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Prospective Evaluation of Clinical and Economic Outcomes Associated With Treatment of Serious Infections Due to Gram-Positive Cocci

Hermsen, Elizabeth D. PharmD, MBA*†‡; Shull, Sara S. PharmD, MBA*; Mitropoulos, Isaac F. PharmD*; Puumala, Susan E. MS§; Rupp, Mark E. MD‡

Infectious Diseases in Clinical Practice: January 2009 - Volume 17 - Issue 1 - pp 17-21
doi: 10.1097/IPC.0b013e318184d74e
Original Articles

Comparative data are needed to define the use of agents to treat serious gram-positive cocci infections. This prospective, open-label, observational cohort study included adults receiving daptomycin, linezolid, vancomycin, or oxacillin/cefazolin for complicated skin and skin structure infections, bacteremia, endocarditis, or osteomyelitis. Primary outcome was clinical response at 180 days. Secondary outcomes included response at the end of therapy, antibiotic switch due to failure, length of stay (LOS), LOS after antibiotic start, mortality, infection-related readmission, and antibiotic and hospitalization costs. One hundred seventeen patients were evaluated for complicated skin and skin structure infections (n= 37), bacteremia (n = 49), endocarditis (n = 10), and osteomyelitis (n = 21). Daptomycin (P = 0.008) and linezolid (P = 0.02) were used more often as second-line therapy. No significant differences were found in outcomes except LOS (P = 0.05), and hospitalization costs (P = 0.004) were higher with linezolid; antibiotic costs were higher for linezolid (P = 0.001) and daptomycin (P = 0.03). Response rates were similar for the study drugs, although daptomycin and linezolid were used as second-line therapy and associated with higher drug costs.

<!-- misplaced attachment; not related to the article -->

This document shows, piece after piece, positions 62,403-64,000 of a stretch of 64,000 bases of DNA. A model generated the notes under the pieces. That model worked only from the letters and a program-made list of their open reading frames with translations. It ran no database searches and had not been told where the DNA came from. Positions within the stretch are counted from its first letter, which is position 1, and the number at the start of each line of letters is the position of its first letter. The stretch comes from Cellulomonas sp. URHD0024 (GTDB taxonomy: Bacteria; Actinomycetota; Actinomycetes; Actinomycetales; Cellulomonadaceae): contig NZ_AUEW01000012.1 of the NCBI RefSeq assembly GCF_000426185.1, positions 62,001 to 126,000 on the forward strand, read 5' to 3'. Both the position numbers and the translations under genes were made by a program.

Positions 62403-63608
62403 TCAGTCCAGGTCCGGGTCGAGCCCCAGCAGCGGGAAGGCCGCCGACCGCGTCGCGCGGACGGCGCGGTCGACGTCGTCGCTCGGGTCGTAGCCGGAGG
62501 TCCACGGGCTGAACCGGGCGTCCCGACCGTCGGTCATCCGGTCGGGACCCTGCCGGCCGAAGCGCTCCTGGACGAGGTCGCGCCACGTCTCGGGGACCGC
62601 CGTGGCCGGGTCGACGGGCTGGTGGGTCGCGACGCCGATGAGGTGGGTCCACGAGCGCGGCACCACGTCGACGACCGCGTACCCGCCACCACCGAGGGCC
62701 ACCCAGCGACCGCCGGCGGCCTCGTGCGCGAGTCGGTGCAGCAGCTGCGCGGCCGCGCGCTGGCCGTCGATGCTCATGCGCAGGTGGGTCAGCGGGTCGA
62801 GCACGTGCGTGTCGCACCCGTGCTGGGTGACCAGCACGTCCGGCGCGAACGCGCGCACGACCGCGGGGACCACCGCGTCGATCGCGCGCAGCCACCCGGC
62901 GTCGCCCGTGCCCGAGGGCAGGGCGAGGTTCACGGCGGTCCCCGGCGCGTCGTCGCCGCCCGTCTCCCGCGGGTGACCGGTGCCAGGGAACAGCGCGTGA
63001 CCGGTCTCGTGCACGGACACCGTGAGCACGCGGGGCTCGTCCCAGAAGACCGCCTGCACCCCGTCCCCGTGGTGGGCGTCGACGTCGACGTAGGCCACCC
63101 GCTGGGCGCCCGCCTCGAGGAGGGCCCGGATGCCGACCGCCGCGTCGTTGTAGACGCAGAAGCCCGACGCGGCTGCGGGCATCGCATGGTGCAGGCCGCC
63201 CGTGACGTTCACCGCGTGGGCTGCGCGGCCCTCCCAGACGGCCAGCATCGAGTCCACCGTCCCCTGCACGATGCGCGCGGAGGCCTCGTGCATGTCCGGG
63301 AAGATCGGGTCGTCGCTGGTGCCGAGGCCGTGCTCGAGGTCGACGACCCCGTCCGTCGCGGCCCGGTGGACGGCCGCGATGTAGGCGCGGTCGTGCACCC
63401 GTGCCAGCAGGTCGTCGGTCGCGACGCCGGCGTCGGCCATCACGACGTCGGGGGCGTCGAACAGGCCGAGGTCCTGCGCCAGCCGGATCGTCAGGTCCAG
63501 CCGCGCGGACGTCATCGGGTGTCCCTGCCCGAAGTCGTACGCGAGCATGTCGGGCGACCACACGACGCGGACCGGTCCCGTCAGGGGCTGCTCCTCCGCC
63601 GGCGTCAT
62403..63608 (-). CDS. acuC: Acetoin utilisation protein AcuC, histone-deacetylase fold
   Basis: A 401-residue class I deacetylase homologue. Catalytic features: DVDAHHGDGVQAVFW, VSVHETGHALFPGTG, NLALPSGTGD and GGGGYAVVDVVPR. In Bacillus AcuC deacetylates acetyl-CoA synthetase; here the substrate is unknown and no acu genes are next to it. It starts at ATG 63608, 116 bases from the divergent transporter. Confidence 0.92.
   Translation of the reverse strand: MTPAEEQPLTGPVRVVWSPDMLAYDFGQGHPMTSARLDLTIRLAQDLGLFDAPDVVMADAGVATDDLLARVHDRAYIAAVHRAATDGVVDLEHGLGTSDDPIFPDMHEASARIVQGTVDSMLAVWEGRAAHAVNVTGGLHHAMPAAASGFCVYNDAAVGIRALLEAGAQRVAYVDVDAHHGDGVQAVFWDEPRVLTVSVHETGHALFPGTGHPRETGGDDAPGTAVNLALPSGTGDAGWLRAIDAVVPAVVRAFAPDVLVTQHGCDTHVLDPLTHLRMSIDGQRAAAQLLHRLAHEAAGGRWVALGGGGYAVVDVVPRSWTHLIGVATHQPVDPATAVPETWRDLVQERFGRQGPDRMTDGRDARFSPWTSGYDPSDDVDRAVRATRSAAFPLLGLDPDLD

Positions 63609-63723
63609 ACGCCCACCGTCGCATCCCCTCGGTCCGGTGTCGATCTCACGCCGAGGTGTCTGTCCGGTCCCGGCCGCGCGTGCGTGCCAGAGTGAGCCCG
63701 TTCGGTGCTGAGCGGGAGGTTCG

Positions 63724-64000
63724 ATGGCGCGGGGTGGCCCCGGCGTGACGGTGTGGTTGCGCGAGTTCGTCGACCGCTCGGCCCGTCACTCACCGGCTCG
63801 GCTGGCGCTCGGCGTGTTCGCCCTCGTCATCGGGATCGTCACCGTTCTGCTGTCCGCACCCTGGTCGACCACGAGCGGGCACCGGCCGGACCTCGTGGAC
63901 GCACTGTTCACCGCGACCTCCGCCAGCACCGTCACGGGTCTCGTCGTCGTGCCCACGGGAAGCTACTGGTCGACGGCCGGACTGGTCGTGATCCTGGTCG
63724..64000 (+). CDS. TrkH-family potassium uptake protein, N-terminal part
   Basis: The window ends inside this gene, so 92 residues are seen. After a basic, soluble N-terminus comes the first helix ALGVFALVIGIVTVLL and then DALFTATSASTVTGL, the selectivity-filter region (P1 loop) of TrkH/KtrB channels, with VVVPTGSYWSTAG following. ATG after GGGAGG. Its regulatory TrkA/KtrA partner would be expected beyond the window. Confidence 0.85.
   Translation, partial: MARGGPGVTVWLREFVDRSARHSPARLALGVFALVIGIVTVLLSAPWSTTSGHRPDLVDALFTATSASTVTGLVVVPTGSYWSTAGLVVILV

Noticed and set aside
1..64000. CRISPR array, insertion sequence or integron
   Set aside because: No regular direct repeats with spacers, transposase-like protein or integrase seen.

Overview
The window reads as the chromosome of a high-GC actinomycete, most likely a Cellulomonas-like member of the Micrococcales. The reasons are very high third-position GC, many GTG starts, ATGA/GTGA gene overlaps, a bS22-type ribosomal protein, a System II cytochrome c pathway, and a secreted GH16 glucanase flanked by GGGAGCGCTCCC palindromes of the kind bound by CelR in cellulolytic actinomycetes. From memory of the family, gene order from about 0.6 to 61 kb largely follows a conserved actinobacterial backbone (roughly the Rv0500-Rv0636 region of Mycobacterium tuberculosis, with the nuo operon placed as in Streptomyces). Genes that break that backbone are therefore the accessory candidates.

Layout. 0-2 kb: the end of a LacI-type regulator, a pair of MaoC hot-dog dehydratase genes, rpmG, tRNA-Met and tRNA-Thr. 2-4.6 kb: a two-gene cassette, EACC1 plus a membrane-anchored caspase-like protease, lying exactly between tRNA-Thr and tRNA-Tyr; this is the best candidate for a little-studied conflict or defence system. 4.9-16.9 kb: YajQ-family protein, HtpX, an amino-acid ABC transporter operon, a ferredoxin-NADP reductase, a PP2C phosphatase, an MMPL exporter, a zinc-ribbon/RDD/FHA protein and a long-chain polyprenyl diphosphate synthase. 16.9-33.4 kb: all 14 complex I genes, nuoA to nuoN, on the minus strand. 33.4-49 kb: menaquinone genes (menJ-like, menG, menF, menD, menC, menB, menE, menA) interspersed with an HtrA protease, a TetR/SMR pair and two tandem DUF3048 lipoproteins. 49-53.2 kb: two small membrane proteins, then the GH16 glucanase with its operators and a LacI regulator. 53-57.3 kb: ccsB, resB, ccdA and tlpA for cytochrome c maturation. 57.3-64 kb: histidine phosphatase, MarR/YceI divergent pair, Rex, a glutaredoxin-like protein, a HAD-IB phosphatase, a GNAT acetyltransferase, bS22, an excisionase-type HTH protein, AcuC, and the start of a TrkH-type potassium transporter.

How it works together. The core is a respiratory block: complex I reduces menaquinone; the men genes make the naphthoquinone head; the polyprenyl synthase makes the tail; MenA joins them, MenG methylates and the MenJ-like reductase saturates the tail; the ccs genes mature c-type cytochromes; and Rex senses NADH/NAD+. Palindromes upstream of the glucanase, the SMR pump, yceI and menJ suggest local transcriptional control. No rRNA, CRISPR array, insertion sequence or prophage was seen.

From the *Department of Pharmaceutical and Nutrition Care, The Nebraska Medical Center; †Department of Pharmacy Practice, College of Pharmacy, ‡Section of Infectious Diseases, Department of Internal Medicine, College of Medicine, and §Biostatistics Division, College of Public Health, University of Nebraska Medical Center, Omaha, NE.

Reprints: Elizabeth D. Hermsen, PharmD, MBA, Department of Pharmaceutical and Nutrition Care, The Nebraska Medical Center, Omaha, NE 68198-8485. E-mail: ehermsen@nebraskamed.com.

No financial support was received for this study.

Data were presented in part at the 44th Annual Meeting of the Infectious Diseases Society of America, October 12-15, 2006, Toronto, Ontario, Canada.

Dr Hermsen is member of the speakers' bureau, Pfizer, and Dr Rupp is member of the advisory board, speakers' bureau, Cubist. Dr Shull, Dr Mitropoulos, Ms Puumala, and Dr Rupp declare no conflict of interest.

© 2009 Lippincott Williams & Wilkins, Inc.